Gov. Chris Christie (R-NJ) proposed cutting Social Security benefits in a speech in New Hampshire on Tuesday, proposing a similar approach to national retirement systems as the one currently failing in his home state.
The likely 2016 White House candidate proposed trimming future payments to anyone earning over $80,000 a year, with anyone earning $200,000 or more per year getting nothing out of the system they paid into. Christie stressed that no one currently receiving benefits would face the cuts, but ignored proposals that would improve the program’s solvency without requiring any reduction in benefits.
Christie has a track record in New Jersey of making big promises to retirees and then walking away from them. And this newest, national promise isn’t even a particularly effective one. Opponents of benefit cuts denounced the governor’s approach as the first stage in a gradual assault on an immensely popular program.
“Christie has various proposals for our earned benefits, including raising the retirement age for Social Security and Medicare, making seniors pay more for their Medicare, and reducing the cost of living adjustment Americans receive each year. Each and every one of these is spelled the same way: C-U-T,” Social Security Works executive director Alex Lawson told ThinkProgress. “Americans have earned their benefits, and I am confident that Governor Christie’s plan to take them away will be soundly rejected by the American people regardless of political affiliation.”
Groups like Lawson’s argue that means testing proposals like Christie’s are a bad idea both because the math doesn’t work – the savings from means testing are too small to close long-term funding holes program-wide, and increased administrative costs would wipe out much of the too-meager savings from the change – and because it “contradicts the essential nature and spirit of the program” as an earned benefit accessible to all working people.
The extreme popularity with voters that has traditionally prevented cuts to Social Security owes in large part to the basic fairness of a system that pays out what workers put in. Cutting the wealthy out of that bargain as Christie proposes would shrink the voting coalition that protects Social Security from politicians whose Wall Street backers would benefit if aging Americans had to depend on the investment houses instead of the government for their retirement security.
“It’s all part of a coordinated attack on Americans’ retirement security,” Lawson said, drawing connections between Christie’s proposals and the quieter work to derail pension systems that billionaire John Arnold funds around the country. “They’ve already destroyed private pensions. If they can get rid of public pensions as well, there will be nothing for people to do but put their money in Wall Street,” he said.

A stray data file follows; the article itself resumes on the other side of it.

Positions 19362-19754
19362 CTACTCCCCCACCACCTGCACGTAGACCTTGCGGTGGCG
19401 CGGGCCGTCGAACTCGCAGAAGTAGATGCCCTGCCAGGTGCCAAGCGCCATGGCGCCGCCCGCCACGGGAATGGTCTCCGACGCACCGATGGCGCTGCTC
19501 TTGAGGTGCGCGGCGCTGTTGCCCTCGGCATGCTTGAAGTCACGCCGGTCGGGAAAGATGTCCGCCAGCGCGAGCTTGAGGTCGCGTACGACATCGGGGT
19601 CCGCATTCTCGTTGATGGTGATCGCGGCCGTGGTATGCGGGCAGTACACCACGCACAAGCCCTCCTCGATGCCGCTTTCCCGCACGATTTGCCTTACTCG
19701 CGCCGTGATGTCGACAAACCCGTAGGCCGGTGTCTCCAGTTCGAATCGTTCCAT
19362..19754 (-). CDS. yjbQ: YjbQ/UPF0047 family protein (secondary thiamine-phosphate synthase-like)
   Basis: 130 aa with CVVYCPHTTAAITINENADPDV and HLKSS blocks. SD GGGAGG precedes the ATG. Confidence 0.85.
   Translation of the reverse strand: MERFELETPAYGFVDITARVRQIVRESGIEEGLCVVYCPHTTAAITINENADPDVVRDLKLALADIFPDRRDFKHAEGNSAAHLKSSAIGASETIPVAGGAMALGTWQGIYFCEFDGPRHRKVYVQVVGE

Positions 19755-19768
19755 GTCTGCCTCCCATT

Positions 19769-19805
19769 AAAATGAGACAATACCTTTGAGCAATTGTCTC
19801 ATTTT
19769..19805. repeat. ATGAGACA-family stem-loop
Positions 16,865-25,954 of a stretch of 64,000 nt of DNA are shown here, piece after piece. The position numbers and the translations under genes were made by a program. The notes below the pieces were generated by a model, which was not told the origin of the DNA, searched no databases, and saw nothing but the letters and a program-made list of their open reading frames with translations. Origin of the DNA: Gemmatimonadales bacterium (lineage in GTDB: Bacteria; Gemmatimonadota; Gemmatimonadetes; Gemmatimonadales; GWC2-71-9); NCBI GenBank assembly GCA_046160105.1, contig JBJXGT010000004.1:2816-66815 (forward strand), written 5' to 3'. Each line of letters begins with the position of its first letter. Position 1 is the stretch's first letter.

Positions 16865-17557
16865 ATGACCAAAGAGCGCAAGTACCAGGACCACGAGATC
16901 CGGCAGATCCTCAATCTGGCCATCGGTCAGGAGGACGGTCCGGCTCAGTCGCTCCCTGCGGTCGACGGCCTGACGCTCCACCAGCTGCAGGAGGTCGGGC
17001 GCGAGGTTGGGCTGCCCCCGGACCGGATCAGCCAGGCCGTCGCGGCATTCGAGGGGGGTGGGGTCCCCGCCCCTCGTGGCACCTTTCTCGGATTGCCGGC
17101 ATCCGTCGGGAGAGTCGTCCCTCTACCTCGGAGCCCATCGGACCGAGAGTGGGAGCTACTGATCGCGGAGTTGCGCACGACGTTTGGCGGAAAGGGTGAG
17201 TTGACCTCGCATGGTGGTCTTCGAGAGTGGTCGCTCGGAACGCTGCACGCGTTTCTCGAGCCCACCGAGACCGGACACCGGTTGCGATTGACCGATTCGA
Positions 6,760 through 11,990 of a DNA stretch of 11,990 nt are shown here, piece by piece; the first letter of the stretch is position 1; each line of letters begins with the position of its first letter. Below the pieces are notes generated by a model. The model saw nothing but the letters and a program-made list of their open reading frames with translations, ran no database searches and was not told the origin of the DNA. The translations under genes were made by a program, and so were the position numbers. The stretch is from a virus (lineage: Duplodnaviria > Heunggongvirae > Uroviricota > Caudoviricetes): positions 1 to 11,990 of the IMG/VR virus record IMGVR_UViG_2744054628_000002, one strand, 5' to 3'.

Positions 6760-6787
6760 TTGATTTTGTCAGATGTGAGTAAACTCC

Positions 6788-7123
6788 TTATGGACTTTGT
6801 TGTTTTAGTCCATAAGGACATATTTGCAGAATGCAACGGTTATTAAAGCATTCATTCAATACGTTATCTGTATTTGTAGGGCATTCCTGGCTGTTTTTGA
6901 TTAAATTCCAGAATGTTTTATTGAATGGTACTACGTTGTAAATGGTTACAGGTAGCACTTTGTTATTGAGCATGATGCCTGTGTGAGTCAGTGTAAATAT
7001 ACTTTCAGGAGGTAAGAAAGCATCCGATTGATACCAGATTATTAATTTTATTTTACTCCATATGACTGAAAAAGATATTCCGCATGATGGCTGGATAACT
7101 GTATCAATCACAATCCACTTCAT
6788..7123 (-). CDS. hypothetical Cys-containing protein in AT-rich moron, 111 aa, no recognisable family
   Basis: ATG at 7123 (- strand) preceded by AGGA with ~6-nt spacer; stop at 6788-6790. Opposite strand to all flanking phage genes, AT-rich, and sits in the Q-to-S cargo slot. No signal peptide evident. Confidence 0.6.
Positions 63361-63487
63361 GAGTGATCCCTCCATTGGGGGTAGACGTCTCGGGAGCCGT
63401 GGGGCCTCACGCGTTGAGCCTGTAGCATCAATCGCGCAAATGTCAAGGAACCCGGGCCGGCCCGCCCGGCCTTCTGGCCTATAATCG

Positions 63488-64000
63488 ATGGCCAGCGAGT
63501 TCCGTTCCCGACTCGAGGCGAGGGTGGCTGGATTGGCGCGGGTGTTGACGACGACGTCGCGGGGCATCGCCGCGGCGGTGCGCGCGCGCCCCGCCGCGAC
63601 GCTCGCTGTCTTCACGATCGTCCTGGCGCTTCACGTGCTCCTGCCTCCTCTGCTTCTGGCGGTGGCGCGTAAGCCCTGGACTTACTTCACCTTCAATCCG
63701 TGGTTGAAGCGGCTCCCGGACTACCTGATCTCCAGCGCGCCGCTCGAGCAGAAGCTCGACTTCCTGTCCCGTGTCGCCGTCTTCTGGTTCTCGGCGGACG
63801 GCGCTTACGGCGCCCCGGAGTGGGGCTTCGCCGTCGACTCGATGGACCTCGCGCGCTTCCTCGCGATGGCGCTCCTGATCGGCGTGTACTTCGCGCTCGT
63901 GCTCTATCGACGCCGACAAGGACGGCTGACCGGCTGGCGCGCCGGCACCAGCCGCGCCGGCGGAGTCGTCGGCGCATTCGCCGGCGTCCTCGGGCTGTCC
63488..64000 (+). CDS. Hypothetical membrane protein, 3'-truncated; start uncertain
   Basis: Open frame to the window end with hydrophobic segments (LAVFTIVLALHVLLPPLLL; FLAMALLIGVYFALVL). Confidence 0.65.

Christie’s handling of the public retirement system in New Jersey makes it hard to buy the straight-talking image he presented in Tuesday’s benefit-cuts speech. The governor agreed to make $3.8 billion in payments to the state pension funds as part of a compromise in which workers agreed to make higher contributions to the fund themselves. Barely a year later, Christie reneged on his end of the deal and declined to fork over $2.4 billion of the promised total. He claimed it was “the only decision we’re left with,” but his tax subsidies and decision to let hedge fund managers invest state retirement funding cost a combined $3.3 billion. In February, a state judge found that he is still obligated to fulfill his payments promise. But that same month, Christie proposed further cuts to the pension system.
The governor’s Social Security speech is similarly disingenuous about the choices America has for closing Social Security’s oft-exaggerated long-term funding gap. Current law caps payroll tax collections so that only the first $117,000 or so that a person earns each year is subject to the collections that fund Social Security. The cap means that the highest-paid Americans only pay Social Security taxes for about two days each year. Eliminating the payroll tax cap and making the best-paid American pay on all of their income in the same way that most workers do would raise almost all of the money required to make Social Security fully solvent for the next 75 years, up from about 20 years now.
Congress is headed for a showdown over Social Security spending in the coming years whether or not Christie becomes president. But the political landscape for those fights is changing rapidly. In recent years Democrats were so afraid to oppose spending cuts that they entertained GOP ideas about cutting Social Security and even proposed some of their own. Now, thanks to the leadership of Sen. Elizabeth Warren (D-MA), large numbers of Democrats in both chambers are calling for expanding the program instead of cutting it.
On the first day of the current Congress, GOP leaders used a covert rules measure to ensure a manufactured funding crisis within the Social Security Disability Insurance program that is separate from Social Security retirement benefits.
The move will force a showdown over the disability program sometime next year, something Christie enthusiastically endorsed in Tuesday’s speech. “I believe we should use this moment to reform the system and incentivize getting back to work,” he said.